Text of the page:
Dismissal of Tesco’s Appeal

The Court of Appeal delivered a verdict that dismissed Tesco’s appeal against the High Court judgment and ruled a finding of trade mark infringement and passing off.

Justice Lewison concluded in the judgment:

I find myself in the position of Lord Bridge of Harwich in the Jif Lemon case at 495: ‘If I could find a way of avoiding this result, I would.  But the difficulty is that the trial judge’s findings of fact, however surprising they may seem, are not open to challenge. Given those findings, I am constrained…to accept that the judge’s conclusion cannot be faulted in law.

With undisguised reluctance I agree…that the appeal should be dismissed.

So why does it appear that the Court of Appeal disagreed with the High Court’s judgment?

The Court of Appeal only deal with whether the first instance decision is rationally insupportable but due to the strength and compelling nature of Lidl’s evidence, Lidl were able to substantiate their claims. The case therefore turned on its facts. On this basis, the High Court judge made findings of fact. Despite the Court of Appeal’s surprise at these findings, Justice Smith’s findings were watertight and cannot be faulted in law.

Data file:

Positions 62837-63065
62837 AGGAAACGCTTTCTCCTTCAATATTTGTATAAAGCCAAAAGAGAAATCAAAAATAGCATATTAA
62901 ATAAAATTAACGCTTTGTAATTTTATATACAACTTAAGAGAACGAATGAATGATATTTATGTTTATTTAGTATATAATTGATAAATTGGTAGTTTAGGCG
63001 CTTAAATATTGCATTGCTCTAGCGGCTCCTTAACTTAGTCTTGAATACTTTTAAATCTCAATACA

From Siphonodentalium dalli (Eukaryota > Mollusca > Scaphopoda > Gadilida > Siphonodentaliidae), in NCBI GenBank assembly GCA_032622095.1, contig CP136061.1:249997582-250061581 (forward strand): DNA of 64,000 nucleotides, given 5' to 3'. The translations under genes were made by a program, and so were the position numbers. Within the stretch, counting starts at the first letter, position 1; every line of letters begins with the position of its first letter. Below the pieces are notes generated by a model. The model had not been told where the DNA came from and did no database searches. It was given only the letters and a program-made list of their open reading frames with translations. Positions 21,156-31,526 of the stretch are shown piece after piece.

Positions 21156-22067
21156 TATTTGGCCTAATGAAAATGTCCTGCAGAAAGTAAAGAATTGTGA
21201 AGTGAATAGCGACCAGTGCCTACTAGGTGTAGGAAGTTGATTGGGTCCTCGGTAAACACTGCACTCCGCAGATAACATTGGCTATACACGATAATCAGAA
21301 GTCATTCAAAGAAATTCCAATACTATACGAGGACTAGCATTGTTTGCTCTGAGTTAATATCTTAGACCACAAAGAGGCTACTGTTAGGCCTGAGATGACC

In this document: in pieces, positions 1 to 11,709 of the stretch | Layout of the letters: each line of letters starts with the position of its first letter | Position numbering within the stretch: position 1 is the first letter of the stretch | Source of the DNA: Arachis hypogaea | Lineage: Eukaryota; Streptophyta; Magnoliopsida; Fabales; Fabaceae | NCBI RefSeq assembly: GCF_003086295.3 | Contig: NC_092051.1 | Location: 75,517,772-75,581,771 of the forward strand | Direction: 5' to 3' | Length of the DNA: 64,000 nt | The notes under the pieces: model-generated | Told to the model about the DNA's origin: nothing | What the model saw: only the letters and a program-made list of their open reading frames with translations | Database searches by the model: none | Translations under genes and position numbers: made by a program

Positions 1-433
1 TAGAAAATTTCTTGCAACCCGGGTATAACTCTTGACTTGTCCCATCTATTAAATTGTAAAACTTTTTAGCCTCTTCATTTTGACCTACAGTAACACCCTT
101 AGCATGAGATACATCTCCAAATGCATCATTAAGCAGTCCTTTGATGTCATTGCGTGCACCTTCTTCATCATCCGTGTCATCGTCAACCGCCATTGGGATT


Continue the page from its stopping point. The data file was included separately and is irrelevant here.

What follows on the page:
Tesco will now have the option of seeking permission to appeal at the Supreme Court. However, due to the case being decided on its facts, there is no major legal principle at issue.

Tesco might take some comfort in having the ruling on copyright infringement overturned in their favour, but this seemingly has no effect on the overall outcome of the case who, absent any appeal, must remove all infringing material, pay an amount of damages (which is expected to be in the millions of pounds) and be forced to re-brand.


The case highlights the importance of trade marks (and their get-up) conveying messages to the public other than simply denoting origin. This raises the question around the ‘functions’ of trade marks. If brand owners can show that a sign conveys a strong message to consumers, then this itself has been shown to be protectable by law, particularly via the proviso of Section 10(3) of the Act which deals with cases that do not require the proving of a likelihood of confusion.

If you have a question about this decision or require advice on copyright and trade marks, please contact one of our trade mark attorneys.

Wilson Gunn